No matter what your opinion of the importance of English in your world, there’s one dread all who use the language share. Any language for that matter, but I can only speak with the greatest experience about English. Why? Because like most of us who acquired the language well before electronic text accelerated its mutation and now its global use has flooded us with the many localized versions of the language, there were rules.
These rules pertained to grammar. Look up the definition of grammar and you’ll find words used like, order, structural relationships, and meaning, pronunciation, systems and standard rules.
Despite our fondness for freedom, and the illusion that we have entirely individual modes of expression, humans are programmed to create systems. Even babies, left to their own devices for a long time (hypothetically) on an island, would create an order to their noises and their unique language and system of grammar.
“Aye, and there’s the rub” as Shakespeare wrote. The glitch in the grammar gears is that language evolves (whether we like its direction or not). It changes with the economy, immigration and now with technology, it is changing incredibly fast. Outside any particular region that same language is influenced by new concepts and cultures who reformulate it as their own and so for all these reasons, it can be confusing and frightening for even native speakers to master
At any level of expertise, it can be agreed that we are now more in need of the written word than ever. Think text messages, tweets, posts, websites and downloads. To meet its mark it must now be shorter, faster and therefore, simpler. Your words and phrases do double duty. They must catch the interests of people with short attention spans so they can both work and wow.
These guidelines might help you, especially if you are looking for a response from your reader:
1. Today’s reader does not read every line from top to bottom. They scan the first and last lines, maybe. Wherever their eye lands they must find something appealing enough to keep reading.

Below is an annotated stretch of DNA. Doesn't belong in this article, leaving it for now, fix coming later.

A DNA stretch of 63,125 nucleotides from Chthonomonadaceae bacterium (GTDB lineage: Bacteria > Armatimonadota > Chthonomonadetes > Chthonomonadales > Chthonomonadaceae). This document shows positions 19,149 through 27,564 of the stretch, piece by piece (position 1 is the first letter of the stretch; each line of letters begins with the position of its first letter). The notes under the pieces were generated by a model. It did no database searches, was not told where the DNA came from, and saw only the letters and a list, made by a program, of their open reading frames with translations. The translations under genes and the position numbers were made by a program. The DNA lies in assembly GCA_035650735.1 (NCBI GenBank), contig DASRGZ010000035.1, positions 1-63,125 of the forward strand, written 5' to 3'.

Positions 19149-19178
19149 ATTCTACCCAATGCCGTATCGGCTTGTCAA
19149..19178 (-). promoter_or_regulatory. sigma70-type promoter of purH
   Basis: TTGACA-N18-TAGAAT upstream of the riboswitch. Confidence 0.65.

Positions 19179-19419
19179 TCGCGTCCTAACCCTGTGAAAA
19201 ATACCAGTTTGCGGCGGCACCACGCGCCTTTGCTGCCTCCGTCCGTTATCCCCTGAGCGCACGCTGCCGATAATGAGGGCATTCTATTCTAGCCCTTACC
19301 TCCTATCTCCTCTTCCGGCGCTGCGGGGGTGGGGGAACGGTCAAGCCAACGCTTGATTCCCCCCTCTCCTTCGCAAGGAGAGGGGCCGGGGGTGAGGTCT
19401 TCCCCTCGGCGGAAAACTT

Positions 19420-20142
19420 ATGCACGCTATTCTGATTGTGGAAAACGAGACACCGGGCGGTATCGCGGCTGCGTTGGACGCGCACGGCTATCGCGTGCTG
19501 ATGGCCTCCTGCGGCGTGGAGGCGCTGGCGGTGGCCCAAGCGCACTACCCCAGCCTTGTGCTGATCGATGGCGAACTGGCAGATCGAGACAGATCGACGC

2. Consider that people report spending 4-6 hours in front of a TV each day. Add that to computer, mobile phone and personal digital assistants and that is a lot of screen time. Compared to less ‘techy’ times and cultures with more in person interaction and conversation, people now tend to believe what they read more than what they hear. You have 2 seconds or less to catch their attention and lure them into reading more, so come out with the juiciest part of your message right at the start. (Juicy or compelling)
3. As ‘fashions’ change for word usage and even the way we transmit communication, it is wise to update your dictionary every 4-5 years. And, while you are at it, pick a style guide to call your own, or follow the one in your workplace as ‘authorities’ on language often have diverging opinions. Consistency is key. Grammar geekdom has never been such a hot domain. Move with the times so that you will be understood and your message will be powerful and current.
4. Let your personal style evolve too. Why be left out? Know your audience so that you can make the best choice of formal or informal, clear or cluttered. Why stick with legalese’s heavy language, when you can simply shift to a logical style to get your message through with clarity and ease?
V.I.P. Your very important point is to remember to make it about your readers. I could for example write that I love words, and I am passionate about communication topics and I have a need to share all that I know to better the world, so please listen up. Or, I could say: “I want you to be the first to know about the most recent trends in writing so that you will not be confused if it conflicts with what you have learned before, and you will be able to communicate effectively and with confidence, whether it is in print, online or in person.
Helena is an award winning writer, columnist and consultant who helps Canadian and international managers, entrepreneurs and service providers with the skills and practice to advance to the next level in their social network or business arena. http://helenakaufman.com Invite her on LinkedIn.com